Corns (Keratomas and Hyperkeratosis) Average Cost

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Average Cost

$600

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What is Corns (Keratomas and Hyperkeratosis)?

If your dog shows signs of limping, don’t assume right away that it may be a pulled muscle. On the other hand, if your dog has an irritated nose, never think that this is an allergy. However, don’t become alarmed too quickly. It is important to keep a calm disposition so you can examine the affected area. If the paws show signs of cracking, you could consider applying a topical cream to relieve some of the discomfort. It is still important to call your veterinarian to make an appointment because the condition won’t just go away. The condition may worsen to an infection as the keratin continues to build up on the skin. A veterinarian visit is, therefore, essential.

Corns in dogs (keratomas and hyperkeratosis) are a thickening and hardening of a dog’s skin around the paws or nose, resulting in painful calluses and cracking with possibility of severe infection. Seek immediate care from a veterinarian for a quick diagnosis.

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Symptoms of Corns (Keratomas and Hyperkeratosis) in Dogs

There are various symptoms associated with corns in dogs, whether it is on the paws or on the nose. These symptoms include:

  • Accumulated scar tissue
  • Lameness and possible limping
  • Unable to walk in an otherwise normal straight line
  • Calloused paws or nose
  • Thickening and hardening of the skin around the nose or paws
  • Swelling and pain
  • Progressive crusted or raised mounds
  • Splitting or cracking of skin around paws or nose 
  • Excessive dryness and irritation around the paws or nose
  • Infection of the nails, paws or nose

Causes of Corns (Keratomas and Hyperkeratosis) in Dogs

There are several possible causes for keratomas and hyperkeratosis. When properly diagnosed, it can greatly improve the health of your dog:

  • Genetics
  • Canine Distemper virus, eventually affecting the skin’s cells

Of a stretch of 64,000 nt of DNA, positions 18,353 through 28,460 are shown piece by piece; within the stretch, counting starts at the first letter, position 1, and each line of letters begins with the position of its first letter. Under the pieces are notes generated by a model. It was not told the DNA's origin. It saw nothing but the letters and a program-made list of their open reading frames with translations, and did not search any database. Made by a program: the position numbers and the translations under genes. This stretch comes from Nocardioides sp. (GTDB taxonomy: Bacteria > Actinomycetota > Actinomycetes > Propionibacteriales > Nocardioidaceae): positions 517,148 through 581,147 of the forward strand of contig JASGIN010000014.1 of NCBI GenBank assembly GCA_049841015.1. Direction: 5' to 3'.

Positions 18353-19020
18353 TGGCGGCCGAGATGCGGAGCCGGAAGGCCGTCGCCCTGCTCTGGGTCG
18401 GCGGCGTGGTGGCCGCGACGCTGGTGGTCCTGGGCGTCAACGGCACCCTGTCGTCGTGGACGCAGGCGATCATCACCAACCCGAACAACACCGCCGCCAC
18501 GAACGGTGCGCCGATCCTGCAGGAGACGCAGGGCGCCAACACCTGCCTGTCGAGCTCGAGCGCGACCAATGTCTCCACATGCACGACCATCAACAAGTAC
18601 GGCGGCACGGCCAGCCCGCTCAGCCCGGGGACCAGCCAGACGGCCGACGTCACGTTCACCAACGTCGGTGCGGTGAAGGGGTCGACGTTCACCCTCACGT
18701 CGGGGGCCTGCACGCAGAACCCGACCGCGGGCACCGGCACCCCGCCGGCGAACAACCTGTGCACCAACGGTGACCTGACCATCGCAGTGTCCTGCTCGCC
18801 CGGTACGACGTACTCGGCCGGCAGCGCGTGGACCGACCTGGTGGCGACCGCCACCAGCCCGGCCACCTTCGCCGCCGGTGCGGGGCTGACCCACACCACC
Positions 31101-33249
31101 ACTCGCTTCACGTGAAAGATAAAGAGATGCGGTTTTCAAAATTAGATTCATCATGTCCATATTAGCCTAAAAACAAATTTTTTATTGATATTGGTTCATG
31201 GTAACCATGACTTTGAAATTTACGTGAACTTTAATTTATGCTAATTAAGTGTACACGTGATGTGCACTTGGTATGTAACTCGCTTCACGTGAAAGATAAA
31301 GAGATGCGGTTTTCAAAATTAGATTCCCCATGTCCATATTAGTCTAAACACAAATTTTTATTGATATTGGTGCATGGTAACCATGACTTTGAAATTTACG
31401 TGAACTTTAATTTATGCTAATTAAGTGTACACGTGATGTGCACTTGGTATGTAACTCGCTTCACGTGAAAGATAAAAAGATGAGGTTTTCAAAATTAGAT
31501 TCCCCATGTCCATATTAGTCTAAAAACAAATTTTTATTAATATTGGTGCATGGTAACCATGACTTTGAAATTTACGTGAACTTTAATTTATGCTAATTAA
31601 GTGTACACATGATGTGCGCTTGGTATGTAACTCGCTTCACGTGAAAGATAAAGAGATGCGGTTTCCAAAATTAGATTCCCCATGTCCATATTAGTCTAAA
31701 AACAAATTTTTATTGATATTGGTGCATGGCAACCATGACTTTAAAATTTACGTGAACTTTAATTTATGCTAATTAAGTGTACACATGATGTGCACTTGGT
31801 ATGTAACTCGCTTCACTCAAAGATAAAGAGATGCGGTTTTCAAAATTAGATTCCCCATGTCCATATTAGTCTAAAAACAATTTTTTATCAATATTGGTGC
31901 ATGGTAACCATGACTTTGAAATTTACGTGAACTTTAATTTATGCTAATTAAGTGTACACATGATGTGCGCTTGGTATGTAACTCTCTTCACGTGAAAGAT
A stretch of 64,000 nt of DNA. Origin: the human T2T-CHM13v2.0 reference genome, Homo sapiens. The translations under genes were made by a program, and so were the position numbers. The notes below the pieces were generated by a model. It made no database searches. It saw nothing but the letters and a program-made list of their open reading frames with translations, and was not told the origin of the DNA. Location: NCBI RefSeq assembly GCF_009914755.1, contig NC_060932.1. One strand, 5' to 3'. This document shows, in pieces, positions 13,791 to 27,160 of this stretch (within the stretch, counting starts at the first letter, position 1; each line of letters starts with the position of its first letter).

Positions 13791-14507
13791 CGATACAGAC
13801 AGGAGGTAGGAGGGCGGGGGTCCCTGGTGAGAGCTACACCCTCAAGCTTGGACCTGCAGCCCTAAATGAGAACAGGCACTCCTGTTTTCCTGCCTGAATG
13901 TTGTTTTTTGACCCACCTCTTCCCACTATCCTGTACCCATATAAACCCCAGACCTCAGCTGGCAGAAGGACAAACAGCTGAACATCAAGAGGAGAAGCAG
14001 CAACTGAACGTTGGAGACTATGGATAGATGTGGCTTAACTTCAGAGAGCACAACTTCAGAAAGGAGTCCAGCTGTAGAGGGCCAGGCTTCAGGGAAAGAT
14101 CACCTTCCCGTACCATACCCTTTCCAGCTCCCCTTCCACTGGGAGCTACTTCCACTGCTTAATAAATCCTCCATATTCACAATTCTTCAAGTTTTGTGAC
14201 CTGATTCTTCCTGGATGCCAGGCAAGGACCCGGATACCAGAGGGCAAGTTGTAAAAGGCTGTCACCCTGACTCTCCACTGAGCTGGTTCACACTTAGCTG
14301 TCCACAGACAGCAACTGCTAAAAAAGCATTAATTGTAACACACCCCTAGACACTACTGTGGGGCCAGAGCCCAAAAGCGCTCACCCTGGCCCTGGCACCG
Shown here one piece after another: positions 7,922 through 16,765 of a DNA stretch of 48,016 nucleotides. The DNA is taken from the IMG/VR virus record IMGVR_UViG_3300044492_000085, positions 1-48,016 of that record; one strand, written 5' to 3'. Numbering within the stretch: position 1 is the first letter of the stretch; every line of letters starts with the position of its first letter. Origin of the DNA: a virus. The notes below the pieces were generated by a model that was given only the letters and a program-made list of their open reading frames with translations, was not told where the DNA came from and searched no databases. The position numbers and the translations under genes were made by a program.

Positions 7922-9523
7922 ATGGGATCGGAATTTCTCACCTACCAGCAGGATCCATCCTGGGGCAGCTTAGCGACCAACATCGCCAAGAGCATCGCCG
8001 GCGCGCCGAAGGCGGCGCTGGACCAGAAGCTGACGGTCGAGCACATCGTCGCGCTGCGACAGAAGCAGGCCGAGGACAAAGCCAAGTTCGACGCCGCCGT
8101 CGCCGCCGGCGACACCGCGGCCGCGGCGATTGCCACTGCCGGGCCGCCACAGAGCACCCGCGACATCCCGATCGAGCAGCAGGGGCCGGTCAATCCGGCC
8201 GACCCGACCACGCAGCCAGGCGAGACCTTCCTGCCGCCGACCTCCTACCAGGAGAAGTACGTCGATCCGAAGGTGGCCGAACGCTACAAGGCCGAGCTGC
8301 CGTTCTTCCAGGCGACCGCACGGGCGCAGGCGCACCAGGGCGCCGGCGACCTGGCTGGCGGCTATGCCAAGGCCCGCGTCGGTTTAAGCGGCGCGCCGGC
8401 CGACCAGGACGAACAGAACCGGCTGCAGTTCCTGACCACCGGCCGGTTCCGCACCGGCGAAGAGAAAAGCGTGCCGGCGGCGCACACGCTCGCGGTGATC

• Parasite associated with sand flies
  • An autoimmune skin disease
  • From a zinc deficiency because the dog many not be able to properly absorb zinc

Diagnosis of Corns (Keratomas and Hyperkeratosis) in Dogs

To get a definitive diagnosis of the problem, you should see a veterinarian to find out why your canine is experiencing these symptoms. Of course, the veterinarian will take a look at the medical history of your pet. If your dog is a year old and is a Labrador, Golden Retriever, Bedlington terrier or Irish terrier, the veterinarian may associate the symptoms with genetics. She may ask about the type of medications, if any, previously administered and whether you live in an area where there are sand flies. 

You should provide as much information as possible to the veterinarian so that a proper diagnosis can be made. Your veterinarian may be interested in your pet’s diet to figure out if this is a zinc deficiency. Keen observation will be made of the dog’s paws or nose, whether the area has been trimmed or not. Be sure to advise the veterinary caregiver of any past skin condition. 

The veterinarian will check the affected area around the paw or nose to determine if there is any indication of hardness, swelling, or pain. She may order a biopsy to rule out an autoimmune skin disease. She may have to carefully trim the excess skin around the area. You may be shown how to do this regularly at home.

Treatment of Corns (Keratomas and Hyperkeratosis) in Dogs

Treatment will start right away in order to eliminate the pain and improve your dog’s health. The first step is to soften the calloused skin around the nose or the paws. To do so, the veterinary team may apply moistened or wet dressings to soften and lubricate the area with aloe, petroleum jelly or mineral oil. If there is an infection, topical antibiotics might be prescribed. 

Nasal hyperkeratosis tends to affect Labrador Retrievers more than other canines and so topical solutions would be recommended for regular use. The veterinarian will ask that you keep a watchful eye on your pet’s diet, behavior, and activity in the upcoming days. Vitamin A supplements could be suggested as an addition to your dog’s diet since it helps to normalize the skin. Ongoing soaking in wet dressings and application of topical solutions may be necessary once or twice per week.

Recovery of Corns (Keratomas and Hyperkeratosis) in Dogs

Recovery will be dependent on regular treatment and how it is administered and managed. A follow up vet visit may be necessary after two weeks. For noticeable improvement, be sure to pay close attention to whether your pet goes back to his normal behavior pattern. Keep your pet out of areas where there are sand flies. Make sure that you use topical solutions that contain sweet almond oil as well as a combination of shea butter, essential oils and Vitamin E. This will continue to moisturize the skin, favoring reduced occurrence of the symptoms leading to hyperkeratosis and keratomas. This is a reoccurring condition. Therefore, your main focus and objective is keeping your beloved canine in pristine health.